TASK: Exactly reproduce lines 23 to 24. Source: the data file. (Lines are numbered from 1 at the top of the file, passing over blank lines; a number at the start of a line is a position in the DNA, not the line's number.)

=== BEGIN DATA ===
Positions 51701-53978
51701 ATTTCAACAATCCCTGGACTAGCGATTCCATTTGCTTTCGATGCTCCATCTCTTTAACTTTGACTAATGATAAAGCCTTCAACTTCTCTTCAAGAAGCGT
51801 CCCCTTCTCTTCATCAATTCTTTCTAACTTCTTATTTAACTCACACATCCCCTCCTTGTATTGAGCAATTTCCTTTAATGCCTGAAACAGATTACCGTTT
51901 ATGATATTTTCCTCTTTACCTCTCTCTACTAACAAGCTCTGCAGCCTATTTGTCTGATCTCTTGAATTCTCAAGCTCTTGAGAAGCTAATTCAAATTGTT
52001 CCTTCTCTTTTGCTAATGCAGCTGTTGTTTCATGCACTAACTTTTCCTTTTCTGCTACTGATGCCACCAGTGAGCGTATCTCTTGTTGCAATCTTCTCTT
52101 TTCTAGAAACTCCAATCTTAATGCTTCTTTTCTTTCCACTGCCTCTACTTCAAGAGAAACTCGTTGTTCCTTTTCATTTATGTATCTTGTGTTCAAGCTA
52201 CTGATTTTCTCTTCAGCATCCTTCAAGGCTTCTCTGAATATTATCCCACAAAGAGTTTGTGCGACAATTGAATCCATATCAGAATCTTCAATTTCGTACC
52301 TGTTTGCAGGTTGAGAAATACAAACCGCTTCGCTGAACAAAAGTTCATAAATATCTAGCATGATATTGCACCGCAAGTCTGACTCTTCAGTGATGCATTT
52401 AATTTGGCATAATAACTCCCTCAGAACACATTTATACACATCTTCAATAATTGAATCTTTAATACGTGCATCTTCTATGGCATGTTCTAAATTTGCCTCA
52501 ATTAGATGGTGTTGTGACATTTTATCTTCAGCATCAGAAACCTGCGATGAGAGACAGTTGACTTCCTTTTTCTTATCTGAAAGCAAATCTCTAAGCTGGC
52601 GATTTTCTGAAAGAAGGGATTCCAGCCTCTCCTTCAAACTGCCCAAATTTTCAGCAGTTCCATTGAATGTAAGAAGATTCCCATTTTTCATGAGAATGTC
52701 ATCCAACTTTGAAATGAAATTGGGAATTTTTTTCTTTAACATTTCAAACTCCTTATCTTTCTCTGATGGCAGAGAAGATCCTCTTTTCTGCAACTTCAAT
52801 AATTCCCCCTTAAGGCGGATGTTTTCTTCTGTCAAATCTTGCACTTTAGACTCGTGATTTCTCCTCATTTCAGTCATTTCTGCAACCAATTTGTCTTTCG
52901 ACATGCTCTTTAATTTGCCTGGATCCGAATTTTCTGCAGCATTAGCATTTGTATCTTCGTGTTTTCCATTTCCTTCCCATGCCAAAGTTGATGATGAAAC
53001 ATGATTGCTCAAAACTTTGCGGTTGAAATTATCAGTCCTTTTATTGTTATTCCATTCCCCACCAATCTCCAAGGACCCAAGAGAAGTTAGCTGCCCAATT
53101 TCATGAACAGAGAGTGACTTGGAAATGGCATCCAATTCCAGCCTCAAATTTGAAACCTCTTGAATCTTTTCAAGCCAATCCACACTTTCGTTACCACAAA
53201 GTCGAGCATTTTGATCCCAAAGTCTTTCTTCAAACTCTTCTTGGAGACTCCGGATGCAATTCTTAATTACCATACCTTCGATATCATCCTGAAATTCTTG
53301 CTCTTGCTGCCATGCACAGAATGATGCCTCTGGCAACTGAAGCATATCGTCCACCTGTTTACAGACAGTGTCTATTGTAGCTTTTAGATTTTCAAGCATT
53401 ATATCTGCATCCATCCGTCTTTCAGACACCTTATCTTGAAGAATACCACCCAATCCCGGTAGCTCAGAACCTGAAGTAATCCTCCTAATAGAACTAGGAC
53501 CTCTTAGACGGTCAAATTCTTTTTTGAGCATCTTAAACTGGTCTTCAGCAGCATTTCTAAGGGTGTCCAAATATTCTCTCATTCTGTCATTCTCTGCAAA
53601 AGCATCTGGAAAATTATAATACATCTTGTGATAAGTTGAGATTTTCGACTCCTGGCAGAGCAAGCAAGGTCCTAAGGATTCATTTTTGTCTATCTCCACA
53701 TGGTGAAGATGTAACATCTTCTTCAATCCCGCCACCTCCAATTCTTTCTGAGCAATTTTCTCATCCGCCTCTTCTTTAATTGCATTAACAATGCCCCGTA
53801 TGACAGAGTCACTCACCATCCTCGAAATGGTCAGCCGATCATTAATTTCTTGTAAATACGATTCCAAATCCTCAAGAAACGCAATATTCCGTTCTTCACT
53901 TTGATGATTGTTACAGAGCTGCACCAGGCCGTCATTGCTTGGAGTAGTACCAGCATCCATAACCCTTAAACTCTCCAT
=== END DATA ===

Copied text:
53801 TGACAGAGTCACTCACCATCCTCGAAATGGTCAGCCGATCATTAATTTCTTGTAAATACGATTCCAAATCCTCAAGAAACGCAATATTCCGTTCTTCACT
53901 TTGATGATTGTTACAGAGCTGCACCAGGCCGTCATTGCTTGGAGTAGTACCAGCATCCATAACCCTTAAACTCTCCAT